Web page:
Discussion in 'Trumpet Discussion' started by anthony, Mar 8, 2014.

  1. anthony

    anthony Mezzo Piano User

    Mar 3, 2009
    Hi I am having trouble with tonguing (even spelling it correctly ha ha)my teacher shows me correct way but he says I am doing correct but sometimes it doesn't feel right. .this keep blowing and stopping air with tongue is kind of hard to get right. .Anthony
  2. mush-mouth

    mush-mouth Pianissimo User

    Aug 3, 2009
    I'm no expert but I've been working on this a lot recently and have a couple of observations:

    1. I don't think of the tongue stopping the air stream, just interrupting it momentarily.
    2. You have to keep your air stream very steady and consistent through the tonguing.

    The way it feels to me when I'm doing it right is that the tongue is almost "bouncing" off the air stream like a well-thrown stone skipping across a lake.
  3. tobylou8

    tobylou8 Utimate User

    Dec 22, 2008
    What he said and copious amounts of practice until you get proficient.
  4. Dr.Mark

    Dr.Mark Mezzo Forte User

    Apr 5, 2011
    Hi anthony,
    Tonguing is easier than you think. We tend to make it hard when we place a trumpet against our lips.
    Here's something to try:
    1. Play C and single tongue it lightly "ta" "ta" "ta" "ta" "ta" "ta" "ta" "ta"
    Listen closely, there's a chance you are saying "tat" "tat" "tat" "tat" "tat"
    Don't stop the air with your tongue. It's 'ta" "ta" "ta". Don't let the tongue end up at the top of the mouth when you tongue a note. The tongue should be down as if saying open up wide and say "aaaa".
    Without a trumpet, vocalize this snippet:
    ta-ta-ta-ta-ta-ta-ta-ta-ta-ta-ta taka taka taka taka taka
    Can you do it? Of course you can because it's very easy to verbalize these sounds.
    Now do it again and notice how your tongue behaves. Wow!! the tongue stays loose and flexible doesn't it?
    Here's where the fly gets in the ointment. When we put the trumpet up to the lips, we stiffen our tongues! This is a bad thing which makes for a sloppy jagged attack and basically a sucky sound.
    Play C on the trumpet. Now play the c and tongue as you verbalized above:
    ta-ta-ta-ta-ta-ta-ta-ta-ta-ta-ta taka taka taka taka taka
    Notice how your tongue behaved. There's a good chance it was stiff when you attempted to do this. Now, recite Mary Had a Little Lamb with the same stiff tongue. It really sucked didn't it??
    The thing with tonguing is to maintain a loose tongue. That doesn't mean to slur everything but tongue like you'd talk or sing. The more tonguing you do, the looser the tongue needs to be.
    Don't say "tat" and keep the tongue loose.
    Hope this helps
  5. rowuk

    rowuk Moderator Staff Member

    Jun 18, 2006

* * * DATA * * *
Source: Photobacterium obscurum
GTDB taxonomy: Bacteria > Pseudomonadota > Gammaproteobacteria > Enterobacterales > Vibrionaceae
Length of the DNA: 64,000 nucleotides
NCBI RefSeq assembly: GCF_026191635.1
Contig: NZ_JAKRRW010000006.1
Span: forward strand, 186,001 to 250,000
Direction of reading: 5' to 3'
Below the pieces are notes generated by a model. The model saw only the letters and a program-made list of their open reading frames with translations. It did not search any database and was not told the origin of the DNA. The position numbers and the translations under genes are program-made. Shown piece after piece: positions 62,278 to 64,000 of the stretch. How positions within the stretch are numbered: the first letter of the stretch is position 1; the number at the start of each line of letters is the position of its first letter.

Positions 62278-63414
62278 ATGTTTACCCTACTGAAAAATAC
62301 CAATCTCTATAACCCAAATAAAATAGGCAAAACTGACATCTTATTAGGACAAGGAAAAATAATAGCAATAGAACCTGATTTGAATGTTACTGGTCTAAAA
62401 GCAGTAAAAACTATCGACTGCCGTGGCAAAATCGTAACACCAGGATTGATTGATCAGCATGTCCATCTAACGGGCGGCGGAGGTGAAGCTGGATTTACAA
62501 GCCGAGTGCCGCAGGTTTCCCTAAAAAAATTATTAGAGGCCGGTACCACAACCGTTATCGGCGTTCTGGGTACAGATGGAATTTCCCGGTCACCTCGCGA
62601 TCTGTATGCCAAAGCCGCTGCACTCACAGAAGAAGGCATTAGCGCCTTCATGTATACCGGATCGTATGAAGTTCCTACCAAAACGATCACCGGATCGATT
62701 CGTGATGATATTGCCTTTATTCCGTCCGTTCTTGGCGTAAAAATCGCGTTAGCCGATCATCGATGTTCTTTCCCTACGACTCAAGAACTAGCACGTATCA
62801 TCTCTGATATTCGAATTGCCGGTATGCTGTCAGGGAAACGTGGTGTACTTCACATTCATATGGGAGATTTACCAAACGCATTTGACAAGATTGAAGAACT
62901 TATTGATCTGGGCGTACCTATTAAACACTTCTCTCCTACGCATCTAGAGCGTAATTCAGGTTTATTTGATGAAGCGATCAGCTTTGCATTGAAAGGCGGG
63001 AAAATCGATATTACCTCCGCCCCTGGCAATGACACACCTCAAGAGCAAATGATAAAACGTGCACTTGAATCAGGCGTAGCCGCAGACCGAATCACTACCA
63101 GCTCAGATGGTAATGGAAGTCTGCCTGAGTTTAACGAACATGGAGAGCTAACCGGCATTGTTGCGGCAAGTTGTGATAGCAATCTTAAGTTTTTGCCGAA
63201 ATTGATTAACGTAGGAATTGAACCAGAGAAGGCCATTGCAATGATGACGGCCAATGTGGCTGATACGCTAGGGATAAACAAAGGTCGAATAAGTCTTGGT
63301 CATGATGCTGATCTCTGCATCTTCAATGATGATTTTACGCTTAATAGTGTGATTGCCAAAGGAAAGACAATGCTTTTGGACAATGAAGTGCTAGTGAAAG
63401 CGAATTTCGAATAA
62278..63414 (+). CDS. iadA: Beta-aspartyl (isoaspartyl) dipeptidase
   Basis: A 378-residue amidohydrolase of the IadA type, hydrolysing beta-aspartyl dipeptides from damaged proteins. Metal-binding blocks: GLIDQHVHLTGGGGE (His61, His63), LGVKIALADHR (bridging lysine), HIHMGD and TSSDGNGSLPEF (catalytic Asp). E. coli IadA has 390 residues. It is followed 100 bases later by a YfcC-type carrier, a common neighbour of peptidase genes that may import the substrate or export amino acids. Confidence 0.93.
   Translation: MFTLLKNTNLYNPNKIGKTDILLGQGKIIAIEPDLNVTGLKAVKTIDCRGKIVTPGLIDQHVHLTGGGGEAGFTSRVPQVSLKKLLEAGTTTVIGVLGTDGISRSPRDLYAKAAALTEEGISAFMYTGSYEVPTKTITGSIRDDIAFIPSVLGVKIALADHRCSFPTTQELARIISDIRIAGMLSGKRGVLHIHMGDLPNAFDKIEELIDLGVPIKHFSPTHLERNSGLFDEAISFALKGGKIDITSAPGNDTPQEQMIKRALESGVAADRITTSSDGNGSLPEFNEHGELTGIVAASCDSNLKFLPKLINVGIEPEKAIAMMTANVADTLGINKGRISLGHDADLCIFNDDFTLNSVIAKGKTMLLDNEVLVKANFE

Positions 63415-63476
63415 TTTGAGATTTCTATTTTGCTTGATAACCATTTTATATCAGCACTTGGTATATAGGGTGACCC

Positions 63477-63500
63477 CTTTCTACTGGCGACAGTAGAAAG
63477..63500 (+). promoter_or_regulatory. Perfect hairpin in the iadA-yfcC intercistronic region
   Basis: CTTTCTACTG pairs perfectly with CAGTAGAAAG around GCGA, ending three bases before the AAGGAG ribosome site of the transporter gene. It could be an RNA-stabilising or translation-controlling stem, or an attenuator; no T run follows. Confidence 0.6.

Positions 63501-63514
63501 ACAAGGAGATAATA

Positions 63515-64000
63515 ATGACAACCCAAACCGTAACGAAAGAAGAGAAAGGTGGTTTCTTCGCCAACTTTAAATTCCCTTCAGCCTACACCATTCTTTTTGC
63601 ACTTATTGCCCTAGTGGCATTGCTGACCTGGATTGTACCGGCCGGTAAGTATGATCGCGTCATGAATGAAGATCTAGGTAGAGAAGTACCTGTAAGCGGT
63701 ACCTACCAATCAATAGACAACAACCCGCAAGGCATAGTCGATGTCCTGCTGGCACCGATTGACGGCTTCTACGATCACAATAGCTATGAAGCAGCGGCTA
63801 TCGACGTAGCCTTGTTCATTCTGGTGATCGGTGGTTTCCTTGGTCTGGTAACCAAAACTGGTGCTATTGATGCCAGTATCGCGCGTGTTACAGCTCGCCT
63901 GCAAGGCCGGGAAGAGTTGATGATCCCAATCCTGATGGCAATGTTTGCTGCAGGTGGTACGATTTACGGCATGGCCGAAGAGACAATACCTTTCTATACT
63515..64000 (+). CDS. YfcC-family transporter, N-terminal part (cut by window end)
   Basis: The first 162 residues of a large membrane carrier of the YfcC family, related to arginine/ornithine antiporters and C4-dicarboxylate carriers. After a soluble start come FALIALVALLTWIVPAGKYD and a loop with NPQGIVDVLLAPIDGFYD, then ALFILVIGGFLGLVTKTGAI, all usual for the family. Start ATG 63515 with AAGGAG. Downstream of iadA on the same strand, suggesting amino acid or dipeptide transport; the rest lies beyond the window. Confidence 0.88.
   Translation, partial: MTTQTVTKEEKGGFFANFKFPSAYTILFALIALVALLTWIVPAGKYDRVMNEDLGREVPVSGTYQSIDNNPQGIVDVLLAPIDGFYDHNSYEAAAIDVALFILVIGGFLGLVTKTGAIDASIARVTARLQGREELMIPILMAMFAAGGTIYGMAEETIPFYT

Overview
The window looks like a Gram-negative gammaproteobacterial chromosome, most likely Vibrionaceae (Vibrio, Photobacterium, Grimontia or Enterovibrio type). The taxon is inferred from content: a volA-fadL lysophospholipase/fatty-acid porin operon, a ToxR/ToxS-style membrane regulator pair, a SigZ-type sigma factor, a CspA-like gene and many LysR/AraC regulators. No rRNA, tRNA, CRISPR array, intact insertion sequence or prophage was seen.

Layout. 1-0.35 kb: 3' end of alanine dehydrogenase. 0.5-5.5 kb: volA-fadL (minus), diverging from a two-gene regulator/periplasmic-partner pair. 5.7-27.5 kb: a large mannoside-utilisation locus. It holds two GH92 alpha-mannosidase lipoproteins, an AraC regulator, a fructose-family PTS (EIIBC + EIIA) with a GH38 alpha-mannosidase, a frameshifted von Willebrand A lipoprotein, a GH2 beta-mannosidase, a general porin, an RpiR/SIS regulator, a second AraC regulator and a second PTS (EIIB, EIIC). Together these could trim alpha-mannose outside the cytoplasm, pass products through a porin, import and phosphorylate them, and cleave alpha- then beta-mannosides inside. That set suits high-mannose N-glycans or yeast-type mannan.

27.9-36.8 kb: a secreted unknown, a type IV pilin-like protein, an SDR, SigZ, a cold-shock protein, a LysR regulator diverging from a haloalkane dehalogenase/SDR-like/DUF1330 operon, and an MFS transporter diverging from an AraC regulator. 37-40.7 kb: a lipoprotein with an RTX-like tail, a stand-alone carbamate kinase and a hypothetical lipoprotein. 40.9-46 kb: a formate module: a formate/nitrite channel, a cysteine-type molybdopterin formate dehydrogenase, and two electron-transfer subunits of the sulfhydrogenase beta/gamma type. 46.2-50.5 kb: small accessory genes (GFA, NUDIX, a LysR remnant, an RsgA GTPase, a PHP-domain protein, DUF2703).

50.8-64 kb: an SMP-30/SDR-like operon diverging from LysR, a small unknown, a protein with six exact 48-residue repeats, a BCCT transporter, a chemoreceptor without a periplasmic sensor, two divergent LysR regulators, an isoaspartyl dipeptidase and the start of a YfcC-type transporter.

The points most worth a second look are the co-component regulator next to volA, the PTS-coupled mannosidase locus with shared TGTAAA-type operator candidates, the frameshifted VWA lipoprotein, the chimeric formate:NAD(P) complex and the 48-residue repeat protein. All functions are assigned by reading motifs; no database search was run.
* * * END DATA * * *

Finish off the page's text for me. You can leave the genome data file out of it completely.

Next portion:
Those that have trouble with tonguing have trouble with BREATHING. It makes NO SENSE to add patches to articulation before we are breathing correctly. If we have been practicing correctly, the first "tonguing" should occur exactly when we start to exhale. If our tone starts easily without the tongue, we can add a very light but decisive flick of the tongue and have very good "separation". Generally, those that have trouble tonguing, have trouble getting the lips to produce sound merely by exhaling. Instead, they use the hammer method, using a much to strong attack to "jump start" the sound. This is the beginning of disaster!

    My recommendation is to back up to breathing exercizes and longtones - with NO articulation. When you can "exhale" tones with ease, then adding an absolute minimum of tongue power is easy. Bad habits are hard to unlearn. Your journey may not be easy! Forget suggestions to use "softer" tonguing. They are merely a patch that you will have to unlearn later anyway. Get your breathing together. That is universally necessary!
  6. Dr.Mark

    Dr.Mark Mezzo Forte User

    Apr 5, 2011
    Hi Anthony,
    rowuk stated:
    "Those that have trouble with tonguing have trouble with BREATHING. It makes NO SENSE to add patches to articulation before we are breathing correctly."
    He states a very good point. In fact, often the stiff tongue and forced air go hand in hand. The one thing he forgot that can help you with the air thingy is a document called The Circle of Breath. However, He also goes on to say "forget suggestions on softer tonguing. To this I disagree. It will be up to you to figure what does and doesn't work for you at your current level of ability. I think if you really work on the maintaining a loose tongue and not force the air, things will come your way in time.
  7. gmonady

    gmonady Utimate User

    Jan 28, 2011
    Dayton, Ohio
    If you have breathing support, you can relax the tongue more. It falls out of the way at this point. So first, work on breathing and relax the tongue. Soften the attack at first with du, du, du.

    Then get the tongue into flexibility training double and triple tonguing. Are you able to double/triple tongue? If so work on some double/triple tonguing exercises, then come back to the single tonguing exercises. Let me know if you notice any difference if you can get to this stage.
  8. rowuk

    rowuk Moderator Staff Member

    Jun 18, 2006
    I see a necessity for many types of articulation. I never start with soft. I start with little compression but razorblade sharp. Thicker consonants like D and L actually slow the development down. I need the flick of the tongue to be perfectly synchronized with the moment that we switch from inhale to exhale. Once that timing is a pattern, thicker consonants become childsplay. The other way around, I often find that the player never ends up speaking through the instrument.

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